|Picasso's Maya à la Poupée on display at The Gagosian Gallery in New York (Photo from Gagosian website)|
by Catherine Schofield Sezgin, ARCA Blog Editor-in-Chief
|Picasso's Maya à la Poupée (Interpol)|
Just finding information out about an art theft case can be like unraveling a mystery. Four years ago, thieves stole several paintings from the home of Picasso's granddaughter, Diana Widmaier-Picasso. Seven months later they returned but little was reported in the newspaper about the details of the theft. Ms. Widmaier-Picasso spoke to Eric Konigsberg (At the Galleries: Granddaughter) in The New Yorker's current issue (Summer Fiction, June 13 & 20, 2011) and described the people arrested for trying to sell one of the paintings six months later on the street in the 17th Arrondissement of Paris:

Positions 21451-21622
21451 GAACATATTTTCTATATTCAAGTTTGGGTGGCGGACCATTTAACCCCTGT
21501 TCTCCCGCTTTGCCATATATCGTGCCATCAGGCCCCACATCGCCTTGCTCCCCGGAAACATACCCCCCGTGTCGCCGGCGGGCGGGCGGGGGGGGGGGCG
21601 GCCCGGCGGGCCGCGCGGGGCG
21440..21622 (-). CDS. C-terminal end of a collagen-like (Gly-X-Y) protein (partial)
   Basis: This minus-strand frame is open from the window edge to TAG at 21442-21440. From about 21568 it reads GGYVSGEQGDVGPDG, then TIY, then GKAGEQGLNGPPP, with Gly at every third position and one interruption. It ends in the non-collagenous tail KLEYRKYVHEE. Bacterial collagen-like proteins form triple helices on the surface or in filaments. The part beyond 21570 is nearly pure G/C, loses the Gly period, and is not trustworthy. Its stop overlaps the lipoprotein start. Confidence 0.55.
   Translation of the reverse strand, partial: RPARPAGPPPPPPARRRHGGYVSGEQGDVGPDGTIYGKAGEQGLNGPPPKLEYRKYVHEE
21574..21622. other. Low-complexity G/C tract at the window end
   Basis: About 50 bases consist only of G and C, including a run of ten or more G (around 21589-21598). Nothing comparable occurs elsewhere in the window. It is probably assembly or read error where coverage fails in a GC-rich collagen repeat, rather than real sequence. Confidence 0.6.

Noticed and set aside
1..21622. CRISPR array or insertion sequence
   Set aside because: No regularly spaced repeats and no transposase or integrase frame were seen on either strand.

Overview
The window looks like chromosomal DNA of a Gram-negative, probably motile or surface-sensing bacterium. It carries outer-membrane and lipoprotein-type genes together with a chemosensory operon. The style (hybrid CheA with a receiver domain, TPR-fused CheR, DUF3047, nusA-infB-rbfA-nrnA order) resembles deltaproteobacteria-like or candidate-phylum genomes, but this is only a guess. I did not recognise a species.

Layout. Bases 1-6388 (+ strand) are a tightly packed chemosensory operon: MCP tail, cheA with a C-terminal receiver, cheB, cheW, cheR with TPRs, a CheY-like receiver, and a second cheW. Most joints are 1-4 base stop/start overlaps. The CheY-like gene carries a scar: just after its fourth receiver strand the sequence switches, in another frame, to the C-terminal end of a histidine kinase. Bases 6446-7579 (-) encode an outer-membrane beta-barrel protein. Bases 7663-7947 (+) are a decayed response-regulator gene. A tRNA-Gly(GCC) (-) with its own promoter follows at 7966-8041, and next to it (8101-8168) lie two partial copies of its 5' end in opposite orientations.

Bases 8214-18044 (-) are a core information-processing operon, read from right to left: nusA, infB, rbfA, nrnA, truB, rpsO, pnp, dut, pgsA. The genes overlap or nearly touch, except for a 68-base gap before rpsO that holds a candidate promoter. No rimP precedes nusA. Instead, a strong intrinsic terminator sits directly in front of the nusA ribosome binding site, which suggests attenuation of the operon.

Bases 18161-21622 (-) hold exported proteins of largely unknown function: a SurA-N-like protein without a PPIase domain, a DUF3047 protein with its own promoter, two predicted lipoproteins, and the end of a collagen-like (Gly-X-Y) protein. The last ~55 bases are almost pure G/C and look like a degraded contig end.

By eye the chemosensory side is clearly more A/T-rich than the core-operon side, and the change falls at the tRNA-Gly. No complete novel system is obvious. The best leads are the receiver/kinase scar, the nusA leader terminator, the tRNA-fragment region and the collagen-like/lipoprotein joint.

"That is how professional art thieves operate. The one in charge had two nicknames, and they're both interesting: the Locksmith and Goldfinger. It was like a Western."
Of the Brigade de Répression du Banditisme she said:
"They treated it like the kidnapping of a person in the family."
One of the paintings, "Maya à la Poupée", of her mother, the daughter of Picasso and his mistress Marie-Thérèse Walter, is currently on display at the Gagosian Gallery on West Twenty-first Street, in an exhibition, "Picasso and Marie-Thérèse" open until July 15.